Best websites for researching the Battle of Britain

By Jon Bauckham, 10 July 2015 - 3:45pm

Jonathan Scott surveys the best websites for researching ‘the Few’ and the RAF ground staff that supported them in the Second World War

Hawker Hurricanses flying in formation in the Battle of Britain (Getty Images)

Hawker Hurricanes flying in formation in the Battle of Britain (Credit: Getty Images)

It’s now 75 years since the Battle of Britain, the early turning point in the Second World War when the Luftwaffe tried and failed to assert air supremacy.

If your ancestor flew with Fighter Command you may already have some family ephemera relating to the conflict, such as the Battle of Britain Clasp that was awarded to combatants.

But in the build-up to this (and the previous 70th) anniversary, lots of digital resources have appeared, meaning that you can explore the timeline, aircraft, tactics, contemporary coverage and official reports of the battle in more and more detail.

Indeed if your father, grandfather or other family member was a pilot, there are several websites that should record his name, rank and wartime service – and often a lot more besides.


1. Battle of Britain 70th

This is the RAF’s official 70th anniversary website, which was produced in 2010. It includes a Roll of Honour, a day-by-day diary of events giving statistics of casualties, patrols, barrage balloons flown, lists of raids, movements of squadrons and weather conditions between 10 July and 31 October 1940. The material is based on official reports and the complete Fighter Command Operational Diaries. There are also Home Security reports giving details of air raid damage, as well as brief biographies of the senior officers in both the RAF and Luftwaffe. You may also like to try the official Battle of Britain Memorial Flight website, which is found at


2. Battle of Britain

A clunky-looking but content-rich site that is dedicated to the “pilots, crew, fitters, ferry pilots, cooks, and all concerned with Fighter Command” during the period. It contains a list of all RAF pilots, pilots and crew by nationality, squadrons and a basic diary. The entry for Monday 29 July 1940, for example, reads “Dover was heavily attacked by 48, Ju 87s escorted by about 80, Bf 109s. Smaller raids took place later in the day, off Portland and Harwich...” Many of the pilots’ names are hyperlinked, which often lead to biographies and photographs.


3. The National Archives

TNA’s Air Force page lists the key RAF collections now available. WW2 material includes combat reports, which pilots or air gunners filed after operational flights. The reports record date/time of the combat, squadron of the person submitting the information, type/number of enemy aircraft, losses, plus a detailed narrative. The records are searchable via Discovery. Fields include the name of the author/s of the report, whether pilot (for fighters) or air gunner (for bombers). You can also explore TNA’s operations record books, compiled by the Air Ministry.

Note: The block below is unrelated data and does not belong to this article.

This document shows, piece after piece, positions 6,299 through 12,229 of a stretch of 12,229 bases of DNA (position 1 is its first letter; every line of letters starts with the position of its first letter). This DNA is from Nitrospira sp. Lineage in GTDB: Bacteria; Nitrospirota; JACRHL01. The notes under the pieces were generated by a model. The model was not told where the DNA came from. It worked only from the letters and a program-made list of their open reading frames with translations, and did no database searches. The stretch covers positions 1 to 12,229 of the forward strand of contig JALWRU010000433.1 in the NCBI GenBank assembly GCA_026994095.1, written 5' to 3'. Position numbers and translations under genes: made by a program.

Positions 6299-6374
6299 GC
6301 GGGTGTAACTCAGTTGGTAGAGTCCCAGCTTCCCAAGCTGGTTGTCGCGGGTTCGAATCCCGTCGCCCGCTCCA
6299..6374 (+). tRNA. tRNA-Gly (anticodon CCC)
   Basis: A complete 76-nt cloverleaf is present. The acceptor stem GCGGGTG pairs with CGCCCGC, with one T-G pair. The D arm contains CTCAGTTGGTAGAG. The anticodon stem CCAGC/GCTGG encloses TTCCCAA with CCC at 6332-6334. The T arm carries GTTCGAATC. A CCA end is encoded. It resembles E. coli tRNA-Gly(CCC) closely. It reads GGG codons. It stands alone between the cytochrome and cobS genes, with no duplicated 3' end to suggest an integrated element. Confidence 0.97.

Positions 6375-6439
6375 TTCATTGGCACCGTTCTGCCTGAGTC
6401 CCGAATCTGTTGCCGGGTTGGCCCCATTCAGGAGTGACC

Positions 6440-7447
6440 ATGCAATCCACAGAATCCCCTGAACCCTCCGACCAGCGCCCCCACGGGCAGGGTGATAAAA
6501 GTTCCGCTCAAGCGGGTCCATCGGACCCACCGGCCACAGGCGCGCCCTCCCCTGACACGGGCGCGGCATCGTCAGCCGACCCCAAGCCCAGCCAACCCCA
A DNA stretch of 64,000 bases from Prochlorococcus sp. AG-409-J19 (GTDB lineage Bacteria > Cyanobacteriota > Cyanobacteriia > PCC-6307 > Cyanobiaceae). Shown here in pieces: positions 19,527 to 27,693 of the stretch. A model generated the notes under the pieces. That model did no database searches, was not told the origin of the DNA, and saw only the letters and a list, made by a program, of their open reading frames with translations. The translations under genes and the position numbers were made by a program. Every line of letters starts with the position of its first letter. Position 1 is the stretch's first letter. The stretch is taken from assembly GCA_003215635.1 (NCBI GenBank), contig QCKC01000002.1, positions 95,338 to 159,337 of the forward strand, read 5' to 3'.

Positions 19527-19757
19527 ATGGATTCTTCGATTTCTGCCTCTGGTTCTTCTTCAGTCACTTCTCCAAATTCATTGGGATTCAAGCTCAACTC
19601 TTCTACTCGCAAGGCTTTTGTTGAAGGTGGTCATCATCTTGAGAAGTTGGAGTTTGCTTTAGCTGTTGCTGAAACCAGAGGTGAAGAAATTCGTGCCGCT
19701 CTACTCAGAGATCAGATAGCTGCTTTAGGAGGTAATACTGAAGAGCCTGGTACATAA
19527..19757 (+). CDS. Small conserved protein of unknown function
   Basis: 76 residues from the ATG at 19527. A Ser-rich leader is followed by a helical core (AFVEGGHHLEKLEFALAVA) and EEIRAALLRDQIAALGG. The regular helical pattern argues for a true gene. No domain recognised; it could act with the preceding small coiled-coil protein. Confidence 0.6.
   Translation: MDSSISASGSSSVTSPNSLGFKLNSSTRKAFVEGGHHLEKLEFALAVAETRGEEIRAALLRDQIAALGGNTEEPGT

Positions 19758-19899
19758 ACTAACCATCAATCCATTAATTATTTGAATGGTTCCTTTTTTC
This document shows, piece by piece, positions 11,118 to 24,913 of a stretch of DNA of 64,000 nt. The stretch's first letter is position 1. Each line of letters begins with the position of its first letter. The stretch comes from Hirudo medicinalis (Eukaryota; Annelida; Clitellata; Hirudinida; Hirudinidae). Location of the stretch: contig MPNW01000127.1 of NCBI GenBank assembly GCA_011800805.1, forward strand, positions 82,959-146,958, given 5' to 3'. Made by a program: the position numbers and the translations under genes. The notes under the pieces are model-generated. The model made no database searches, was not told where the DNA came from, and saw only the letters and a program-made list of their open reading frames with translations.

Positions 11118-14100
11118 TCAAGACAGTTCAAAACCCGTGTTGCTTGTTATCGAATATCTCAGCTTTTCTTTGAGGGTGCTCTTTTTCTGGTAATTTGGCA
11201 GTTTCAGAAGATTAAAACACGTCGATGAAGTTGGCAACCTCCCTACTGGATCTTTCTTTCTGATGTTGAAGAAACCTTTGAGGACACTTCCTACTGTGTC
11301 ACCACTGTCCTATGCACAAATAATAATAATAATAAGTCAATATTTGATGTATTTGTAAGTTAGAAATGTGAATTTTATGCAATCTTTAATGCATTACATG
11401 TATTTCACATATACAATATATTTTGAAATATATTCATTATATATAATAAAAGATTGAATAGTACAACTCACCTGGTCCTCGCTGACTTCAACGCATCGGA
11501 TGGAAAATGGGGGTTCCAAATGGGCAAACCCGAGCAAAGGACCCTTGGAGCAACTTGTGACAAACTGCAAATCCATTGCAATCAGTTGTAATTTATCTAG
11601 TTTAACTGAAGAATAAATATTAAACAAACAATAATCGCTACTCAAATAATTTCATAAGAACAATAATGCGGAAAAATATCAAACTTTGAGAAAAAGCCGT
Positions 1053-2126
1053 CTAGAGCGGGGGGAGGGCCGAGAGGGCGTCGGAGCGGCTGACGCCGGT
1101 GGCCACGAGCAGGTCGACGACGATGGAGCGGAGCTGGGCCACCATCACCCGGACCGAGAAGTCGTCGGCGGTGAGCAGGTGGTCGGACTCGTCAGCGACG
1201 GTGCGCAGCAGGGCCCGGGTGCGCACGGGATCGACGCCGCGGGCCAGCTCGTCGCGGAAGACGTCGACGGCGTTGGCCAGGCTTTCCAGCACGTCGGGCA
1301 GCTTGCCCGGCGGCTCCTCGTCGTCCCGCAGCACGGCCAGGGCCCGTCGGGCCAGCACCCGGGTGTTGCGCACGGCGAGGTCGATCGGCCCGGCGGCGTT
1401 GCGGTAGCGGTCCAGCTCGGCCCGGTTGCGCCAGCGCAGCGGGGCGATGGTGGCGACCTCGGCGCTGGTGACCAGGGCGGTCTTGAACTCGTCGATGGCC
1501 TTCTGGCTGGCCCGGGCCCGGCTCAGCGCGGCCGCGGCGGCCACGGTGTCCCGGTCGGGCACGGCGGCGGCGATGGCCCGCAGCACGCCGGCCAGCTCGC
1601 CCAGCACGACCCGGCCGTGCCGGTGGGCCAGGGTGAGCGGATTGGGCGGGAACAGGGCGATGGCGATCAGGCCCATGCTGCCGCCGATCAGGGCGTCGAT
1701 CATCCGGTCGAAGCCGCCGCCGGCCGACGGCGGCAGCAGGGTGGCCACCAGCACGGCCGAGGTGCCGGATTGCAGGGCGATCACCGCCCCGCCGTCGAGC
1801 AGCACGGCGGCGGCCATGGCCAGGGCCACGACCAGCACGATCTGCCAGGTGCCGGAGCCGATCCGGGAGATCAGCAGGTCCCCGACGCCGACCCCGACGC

4. Battle of Britain Day by Day

This day-by-day battle diary was actually compiled and completed five years ago, but it remains a very useful and well thought-out resource. It follows the action from 10 July to 31 October in exhaustive detail and was created by former Mosquito navigator Tony Rudd, supported by a team that included Dr Zoe Bagley, who formerly worked at the RAF Museum. You can follow events by day, or browse by squadron, airfield, or go straight to sections on historical documents, planes and more. There’s also a ‘Top Gun Gallery’ as well as a section on ‘Unsung Heroes’.


5. Battle of Britain Memorial

This website focuses on the events surrounding the 75th anniversary, and is also the place to explore photographs of ‘The Wing’ (the new visitor centre at the Capel-le-Ferne National Memorial) and the Battle of Britain Memorial Wall, which records all recipients of the Battle of Britain Clasp. There are also biographies of a ‘Few of the Few’, and an ‘enthusiasts only’ Squadron Logbook section, which features an assortment of in-depth articles.


A version of this article appeared in the July 2015 issue of Who Do You Think You Are? Magazine

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